In the community

Camaraderie reigns en route to choice for Vale’s next rodeo queen

Rodeo Queen Brogan Bair provided plenty of smiles, laughs, and tears at the Vale Rodeo queen luncheon.

Bair, the 2022 queen, was joined at the luncheon on Monday, July 4, by her mom and dad, people from the Vale community, and the judges for the contest to pick her successor.

Darby Justus, one of the judges, said it was a “fantastic lineup of girls and a really tight competition.”

Justus has been a rodeo queen herself and noted the tight-knit community that Bair built with the contestants, making sure that each of them felt supported in the competition.  

Contestants Taylor Hack, Margie Rich, and Amanda Longoni appeared frequently at the rodeo competitions and events. Rich spoke at the Grand Marshal’s BBQ on June 29, and with Bair competed in the July 4 barrel racing.

“We were excited to have three girls come out and try out. I’m glad we could offer a saddle and category prizes,” said Justus. “It’s a small town but Vale is such a welcoming community all around. There’s a feeling of kindness ­– people on the board, in the stands, on the chutes.”

The path to 2023 Vale 4th of July Rodeo queen isn’t easy. Contestants are judged in categories such as horsemanship, public interaction, rodeo knowledge, and appearance.

Heather Madden, another judge and owner of Reload Out West Outdoors, sponsored the rodeo queen this year with a gift basket, sash and new saddle for the appearances the new queen will make over the coming year.

“It was exciting to watch all these great girls compete, it was great to sponsor the saddle. Reload hadn’t done that before,” said Madden.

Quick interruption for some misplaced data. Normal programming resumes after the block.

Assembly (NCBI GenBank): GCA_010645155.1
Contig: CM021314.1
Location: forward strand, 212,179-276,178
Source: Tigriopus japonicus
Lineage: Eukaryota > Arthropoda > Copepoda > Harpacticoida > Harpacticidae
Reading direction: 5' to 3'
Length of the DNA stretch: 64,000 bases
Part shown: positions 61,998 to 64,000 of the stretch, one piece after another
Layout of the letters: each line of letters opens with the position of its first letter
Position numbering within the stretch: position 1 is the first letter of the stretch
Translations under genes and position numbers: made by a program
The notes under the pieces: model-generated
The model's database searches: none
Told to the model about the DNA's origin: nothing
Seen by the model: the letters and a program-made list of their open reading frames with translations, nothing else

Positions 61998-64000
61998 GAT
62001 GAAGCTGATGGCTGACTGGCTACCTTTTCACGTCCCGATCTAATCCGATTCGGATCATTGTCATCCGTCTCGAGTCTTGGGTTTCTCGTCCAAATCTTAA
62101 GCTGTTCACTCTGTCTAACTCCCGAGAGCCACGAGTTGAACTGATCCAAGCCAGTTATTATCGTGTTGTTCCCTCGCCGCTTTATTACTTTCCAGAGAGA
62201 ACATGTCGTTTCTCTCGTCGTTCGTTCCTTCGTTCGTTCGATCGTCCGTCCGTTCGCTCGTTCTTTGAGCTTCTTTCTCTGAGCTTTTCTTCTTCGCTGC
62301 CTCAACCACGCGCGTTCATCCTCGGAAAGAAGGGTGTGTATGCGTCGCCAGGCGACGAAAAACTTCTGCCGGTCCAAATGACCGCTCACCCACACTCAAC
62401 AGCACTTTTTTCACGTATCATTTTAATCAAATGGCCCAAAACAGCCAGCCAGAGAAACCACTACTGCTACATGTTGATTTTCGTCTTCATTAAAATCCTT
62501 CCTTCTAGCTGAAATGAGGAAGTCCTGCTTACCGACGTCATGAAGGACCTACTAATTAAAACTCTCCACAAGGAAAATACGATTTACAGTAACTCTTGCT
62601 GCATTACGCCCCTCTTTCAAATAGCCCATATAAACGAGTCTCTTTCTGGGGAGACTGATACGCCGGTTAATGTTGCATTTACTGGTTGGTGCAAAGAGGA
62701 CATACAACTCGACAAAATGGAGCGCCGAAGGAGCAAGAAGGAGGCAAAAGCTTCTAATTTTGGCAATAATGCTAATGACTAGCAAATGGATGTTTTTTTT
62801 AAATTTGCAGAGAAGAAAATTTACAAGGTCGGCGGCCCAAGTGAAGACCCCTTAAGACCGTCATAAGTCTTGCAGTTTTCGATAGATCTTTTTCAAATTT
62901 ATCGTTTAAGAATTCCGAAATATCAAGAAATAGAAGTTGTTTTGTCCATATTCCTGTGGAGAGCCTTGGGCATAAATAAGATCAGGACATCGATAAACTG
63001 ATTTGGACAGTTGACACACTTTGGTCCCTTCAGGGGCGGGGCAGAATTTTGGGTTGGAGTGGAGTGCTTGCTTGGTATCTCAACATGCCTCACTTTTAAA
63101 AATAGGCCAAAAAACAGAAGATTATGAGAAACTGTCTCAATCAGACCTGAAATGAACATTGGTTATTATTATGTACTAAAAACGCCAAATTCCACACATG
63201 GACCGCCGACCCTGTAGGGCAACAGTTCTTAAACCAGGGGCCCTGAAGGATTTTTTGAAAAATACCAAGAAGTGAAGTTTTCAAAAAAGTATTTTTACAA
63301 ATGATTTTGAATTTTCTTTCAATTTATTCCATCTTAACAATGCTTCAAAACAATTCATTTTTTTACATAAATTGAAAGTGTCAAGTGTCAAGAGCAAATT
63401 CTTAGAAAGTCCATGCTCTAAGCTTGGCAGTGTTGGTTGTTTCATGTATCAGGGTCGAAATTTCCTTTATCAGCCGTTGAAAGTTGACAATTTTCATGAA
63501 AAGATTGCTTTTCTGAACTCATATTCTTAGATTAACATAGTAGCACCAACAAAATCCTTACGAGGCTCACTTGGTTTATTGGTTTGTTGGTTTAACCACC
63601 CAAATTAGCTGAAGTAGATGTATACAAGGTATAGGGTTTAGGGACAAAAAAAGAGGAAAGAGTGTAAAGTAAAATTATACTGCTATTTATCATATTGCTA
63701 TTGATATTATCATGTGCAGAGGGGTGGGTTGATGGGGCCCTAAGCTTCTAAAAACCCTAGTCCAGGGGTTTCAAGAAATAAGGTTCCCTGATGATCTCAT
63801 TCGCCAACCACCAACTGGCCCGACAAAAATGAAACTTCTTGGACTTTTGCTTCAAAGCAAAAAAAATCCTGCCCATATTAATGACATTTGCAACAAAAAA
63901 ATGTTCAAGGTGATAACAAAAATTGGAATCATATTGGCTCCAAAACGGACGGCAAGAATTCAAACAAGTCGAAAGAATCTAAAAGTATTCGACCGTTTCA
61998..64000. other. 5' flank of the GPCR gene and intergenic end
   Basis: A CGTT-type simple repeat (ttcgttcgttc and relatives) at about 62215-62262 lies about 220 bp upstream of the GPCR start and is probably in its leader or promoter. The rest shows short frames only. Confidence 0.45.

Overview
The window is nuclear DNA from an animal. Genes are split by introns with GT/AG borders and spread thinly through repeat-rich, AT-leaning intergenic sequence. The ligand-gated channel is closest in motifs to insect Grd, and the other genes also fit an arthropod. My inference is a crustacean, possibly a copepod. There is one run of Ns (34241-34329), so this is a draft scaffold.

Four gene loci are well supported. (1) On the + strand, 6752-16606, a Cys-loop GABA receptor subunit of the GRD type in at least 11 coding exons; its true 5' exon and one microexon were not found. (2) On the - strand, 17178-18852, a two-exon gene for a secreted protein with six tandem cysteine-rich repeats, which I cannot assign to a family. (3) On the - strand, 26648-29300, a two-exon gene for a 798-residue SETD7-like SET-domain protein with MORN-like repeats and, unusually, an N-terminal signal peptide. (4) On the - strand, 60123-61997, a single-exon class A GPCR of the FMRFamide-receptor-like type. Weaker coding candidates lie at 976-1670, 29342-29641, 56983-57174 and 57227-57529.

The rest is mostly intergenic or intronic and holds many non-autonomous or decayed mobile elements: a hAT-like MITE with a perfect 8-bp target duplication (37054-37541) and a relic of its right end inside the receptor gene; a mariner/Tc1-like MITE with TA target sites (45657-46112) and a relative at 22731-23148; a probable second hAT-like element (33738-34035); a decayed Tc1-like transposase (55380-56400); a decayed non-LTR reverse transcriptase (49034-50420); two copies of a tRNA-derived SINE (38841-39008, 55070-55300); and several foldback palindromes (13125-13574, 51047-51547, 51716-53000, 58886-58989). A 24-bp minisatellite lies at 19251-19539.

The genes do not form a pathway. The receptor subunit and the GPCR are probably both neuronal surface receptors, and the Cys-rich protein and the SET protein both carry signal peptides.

During the second day of the rodeo, Bair said the energy was “awesome” and she was “looking forward to finding out who the new queen would be.”

Bair had a busy year, attending rodeos from Nampa to Nyssa, and was sad to say farewell.

When it came time to announce the new winner, Justus, Madden and judge Butch Mowdy announced Longoni as the 2023 Vale 4th of July Rodeo queen. Longoni is a student at Treasure Valley Community College in Wade Black’s equine science program, where she’s studying for a career raising and training horses.

“She was very well-rounded in all areas of the competition, and she was very willing to learn. She was very adamant to come after each rodeo to ask me and Heather ‘what can I do better,’” said Justus.

Longoni’s first public appearance as the 2023 queen will be at the Snake River Stampede, the weekend of July 19.

“As rodeo queens and future rodeo queens, we represent the American flag and each and every rodeo,” said Longoni in her speech at the queen’s luncheon. “The word rodeo comes from the Spanish word rodeo which roughly translates in English to mean roundup, which is the perfect word for this Western sport. Rodeos bring together the community, which is my favorite part about them.”

The community and camaraderie of the group was evident as each contestant cheered for the others during the rodeo and competitions. Hack even provided an extra horse when a fellow contestant’s companion was sick during the rodeo.

Justus said the camaraderie of fellow rodeo queens and rodeo queen contestants is what makes this form of competition special. “They were just really kind to each other,” said Justus. “There’s a saying for rodeo queens: We just fix each other’s crowns.”

Margie Rich, Taylor Hack, and Amanda Longoni watch a video at the Queen’s Luncheon on July 4, 2022. (The Enterprise/MAC LARSEN/)

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